Please keep us posted. I am very interested in how this would work if you decide to try this. Remember that he is just a dog who is confused and probably afraid.
I have actually been doing this... collar touches and rewards. Glad to hear you recommend that. We've also been working on pack structure within our household (i.e. he's on leash in the house, not allowed on the furniture, no excessive attention, etc...)

It's so confusing because I'm not sure what the negative experience would've been, he wasn't correcting him at the time, literally just messing with the collar. But for some reason or another in his mind it was a negative experience.

The trainer believes he's a dominant dog. Our vet actually told us the same thing when he was just 10 weeks or so old. I know truly dominant dogs are rare so I'm not entirely convinced.

He's surely a whole lot of dog. I was expecting that when I got him, knowing he was a working line shepherd. That's what I wanted. The aggressive tendencies was definitely not what I expected.
 

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While you are working on the suggestion that Wolfy dog made this may also help: If he loves getting affectionate scratches behind the base of his ears, extend that to gentle back of the neck massages and under the jaw scratches. This would be done through out the day during non stress times, when his eyes are soft like the pics. When he's got the solid understanding that your touches around the neck are amazingly rewarding, I would incorporate that with the food reward.

It sounds like you are pretty in tune with his body language and eyes expressions. Your touch can help reduce the amount of stress. I have had good success with it with my boy. It's pretty amazing to watch hardened eyes turn soft with a mere praise and chest rub or chin scritch.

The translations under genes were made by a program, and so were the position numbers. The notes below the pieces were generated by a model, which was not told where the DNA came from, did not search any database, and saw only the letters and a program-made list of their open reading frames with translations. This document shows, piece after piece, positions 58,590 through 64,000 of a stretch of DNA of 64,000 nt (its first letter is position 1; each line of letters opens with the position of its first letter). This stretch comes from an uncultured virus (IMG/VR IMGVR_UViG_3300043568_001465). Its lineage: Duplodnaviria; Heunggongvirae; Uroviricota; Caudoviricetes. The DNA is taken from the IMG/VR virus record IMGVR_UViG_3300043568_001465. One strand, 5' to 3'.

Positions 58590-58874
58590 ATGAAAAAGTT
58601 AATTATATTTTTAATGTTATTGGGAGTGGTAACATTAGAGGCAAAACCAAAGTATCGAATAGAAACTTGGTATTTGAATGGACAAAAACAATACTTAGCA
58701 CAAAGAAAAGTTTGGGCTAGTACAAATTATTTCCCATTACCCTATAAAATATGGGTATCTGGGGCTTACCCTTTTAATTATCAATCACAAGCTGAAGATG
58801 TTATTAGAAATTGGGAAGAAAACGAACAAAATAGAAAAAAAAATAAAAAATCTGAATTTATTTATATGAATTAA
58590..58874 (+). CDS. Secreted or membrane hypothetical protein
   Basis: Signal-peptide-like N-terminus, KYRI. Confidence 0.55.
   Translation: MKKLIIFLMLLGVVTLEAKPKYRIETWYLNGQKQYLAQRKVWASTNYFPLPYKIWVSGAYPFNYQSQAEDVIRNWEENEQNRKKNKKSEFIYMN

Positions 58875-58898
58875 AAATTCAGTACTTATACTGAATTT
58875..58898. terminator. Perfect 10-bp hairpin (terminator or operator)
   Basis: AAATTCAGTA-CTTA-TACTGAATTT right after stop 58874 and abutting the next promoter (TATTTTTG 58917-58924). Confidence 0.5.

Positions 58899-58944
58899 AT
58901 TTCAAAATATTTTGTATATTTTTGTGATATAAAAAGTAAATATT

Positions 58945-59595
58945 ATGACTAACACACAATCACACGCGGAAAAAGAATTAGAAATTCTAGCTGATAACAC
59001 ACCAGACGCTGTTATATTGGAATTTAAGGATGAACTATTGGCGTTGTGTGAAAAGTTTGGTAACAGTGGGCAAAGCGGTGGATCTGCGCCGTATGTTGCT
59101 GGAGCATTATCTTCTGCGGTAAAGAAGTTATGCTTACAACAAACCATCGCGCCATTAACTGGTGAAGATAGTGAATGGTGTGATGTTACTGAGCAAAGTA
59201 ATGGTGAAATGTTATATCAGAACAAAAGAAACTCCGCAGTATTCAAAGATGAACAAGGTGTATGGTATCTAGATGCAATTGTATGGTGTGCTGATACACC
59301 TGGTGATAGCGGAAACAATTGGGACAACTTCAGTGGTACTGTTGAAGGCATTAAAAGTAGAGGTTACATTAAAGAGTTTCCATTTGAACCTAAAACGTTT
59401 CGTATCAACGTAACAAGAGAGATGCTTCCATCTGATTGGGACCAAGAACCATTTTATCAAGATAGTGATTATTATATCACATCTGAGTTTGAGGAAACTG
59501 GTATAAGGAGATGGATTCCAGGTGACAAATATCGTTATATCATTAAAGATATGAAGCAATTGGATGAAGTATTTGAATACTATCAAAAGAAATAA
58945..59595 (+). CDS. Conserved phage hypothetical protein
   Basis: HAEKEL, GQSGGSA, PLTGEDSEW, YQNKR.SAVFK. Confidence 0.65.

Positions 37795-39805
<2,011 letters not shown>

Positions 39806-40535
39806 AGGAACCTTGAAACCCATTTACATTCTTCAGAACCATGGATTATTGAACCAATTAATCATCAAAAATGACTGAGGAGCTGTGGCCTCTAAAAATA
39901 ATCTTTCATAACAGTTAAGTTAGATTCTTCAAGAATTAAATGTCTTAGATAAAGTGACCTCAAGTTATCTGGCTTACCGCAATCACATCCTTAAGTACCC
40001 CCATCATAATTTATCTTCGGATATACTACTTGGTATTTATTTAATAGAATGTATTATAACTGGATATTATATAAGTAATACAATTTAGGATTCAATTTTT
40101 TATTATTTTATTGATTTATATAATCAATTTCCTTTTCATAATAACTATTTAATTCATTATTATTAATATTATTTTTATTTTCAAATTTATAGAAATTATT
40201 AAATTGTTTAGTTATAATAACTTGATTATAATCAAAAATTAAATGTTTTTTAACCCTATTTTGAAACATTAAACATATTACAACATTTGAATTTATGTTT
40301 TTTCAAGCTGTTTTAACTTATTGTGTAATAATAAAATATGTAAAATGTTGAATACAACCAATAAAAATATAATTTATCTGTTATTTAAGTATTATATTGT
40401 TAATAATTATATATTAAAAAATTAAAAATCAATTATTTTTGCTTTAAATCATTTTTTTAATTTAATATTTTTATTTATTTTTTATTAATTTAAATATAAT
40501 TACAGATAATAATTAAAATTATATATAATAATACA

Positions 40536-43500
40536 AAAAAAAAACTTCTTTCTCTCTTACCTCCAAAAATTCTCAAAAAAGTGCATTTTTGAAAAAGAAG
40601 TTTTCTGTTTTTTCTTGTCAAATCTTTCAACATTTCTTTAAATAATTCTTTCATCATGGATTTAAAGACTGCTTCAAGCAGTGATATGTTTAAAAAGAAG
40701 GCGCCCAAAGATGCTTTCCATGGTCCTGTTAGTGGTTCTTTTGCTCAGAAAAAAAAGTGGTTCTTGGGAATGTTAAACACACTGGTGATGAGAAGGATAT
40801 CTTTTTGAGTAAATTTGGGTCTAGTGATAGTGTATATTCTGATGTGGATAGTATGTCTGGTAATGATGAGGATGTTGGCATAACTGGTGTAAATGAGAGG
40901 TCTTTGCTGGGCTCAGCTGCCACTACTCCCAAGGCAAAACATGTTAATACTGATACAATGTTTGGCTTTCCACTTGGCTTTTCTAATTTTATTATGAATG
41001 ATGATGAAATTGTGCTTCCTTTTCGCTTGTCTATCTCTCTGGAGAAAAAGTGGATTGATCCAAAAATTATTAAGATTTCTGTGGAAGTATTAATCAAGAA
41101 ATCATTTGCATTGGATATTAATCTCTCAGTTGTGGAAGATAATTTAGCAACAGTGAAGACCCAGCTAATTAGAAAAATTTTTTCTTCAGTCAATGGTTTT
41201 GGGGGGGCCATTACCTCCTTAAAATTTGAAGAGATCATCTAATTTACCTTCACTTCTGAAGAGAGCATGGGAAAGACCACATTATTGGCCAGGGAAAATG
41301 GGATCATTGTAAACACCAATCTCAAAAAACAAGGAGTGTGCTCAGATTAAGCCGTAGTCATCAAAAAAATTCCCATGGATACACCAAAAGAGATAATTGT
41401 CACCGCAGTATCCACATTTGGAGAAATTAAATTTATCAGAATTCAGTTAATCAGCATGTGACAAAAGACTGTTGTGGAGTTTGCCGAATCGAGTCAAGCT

It's not a matter of coddling but letting him know that you hear what he is telling you.

"Just messing with a prong collar" i.e. Adjusting, taking off or adding a link, perhaps the collar was inadvertently tightened more than normal while the trainer was doing it and your boy took it as an unfair correction. Adding to your description that he's been pushy and considering he is in the teen stage... Put it all together and an issue is created.
 

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Griff is a very strong willed dog. I don't want to use 'dominant' because we can only be dominant in certain situations, depending who you have in front of you. It actually is a behavior, not a trait. An animal behaviorist labeled these type of dogs 'social climbers'. They are not leaders. Griff is one as well. He could have easily developed similar behavior like your dog. One example: I had to fight him by holding him down to just do his nails as a little pup when I was still physically stronger than he was at 11 weeks. It took 3 sessions before he understood that he wasn't going anywhere and then it was OK until so far. Maybe while you weren't there someone gave in to his antics or startled and stepped back, which may have given him more ego, enough to raise his bar. In short, make touching and collaring a positive experience. I like what Heartandsoul added. Take your time, he is young. Pushing too fast will set you back further from where you started. We all have challenges with these types but they are our best teachers and make us better trainers. But I have to admit that having Deja, who is all sweetness and obedience, who loves order and harmony, is a relief next to this adolescent boy (but she is almost 5 years old)
 

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Prong collars can be useful, but I prefer a slip lead (dominant dog collar) for aggression like this. Prong collars can build aggression, the slip lead takes it away.

When I want a dog to be calm, I always go with slip lead. The slip should sit high and tight on the neck. It really does have a calming influence- I used to HATE "choke" collars because when I was a kid we trained with a choke chain and our dog still pulled, she just choked herself.

But just a cheap-o nylon slip lead from the vet, and I can easily handle my 95 lb boy, with distractions, (and training). A slip also reduces the chance of redirection or handler aggression in a dog prone to that.... which it sounds like OP dog might be. I like prongs for some things, but for a dog who is showing handler aggression, on top of reactivity, I'd go with a slip. Doesn't look as serious, but it works if you do it right- on any dog.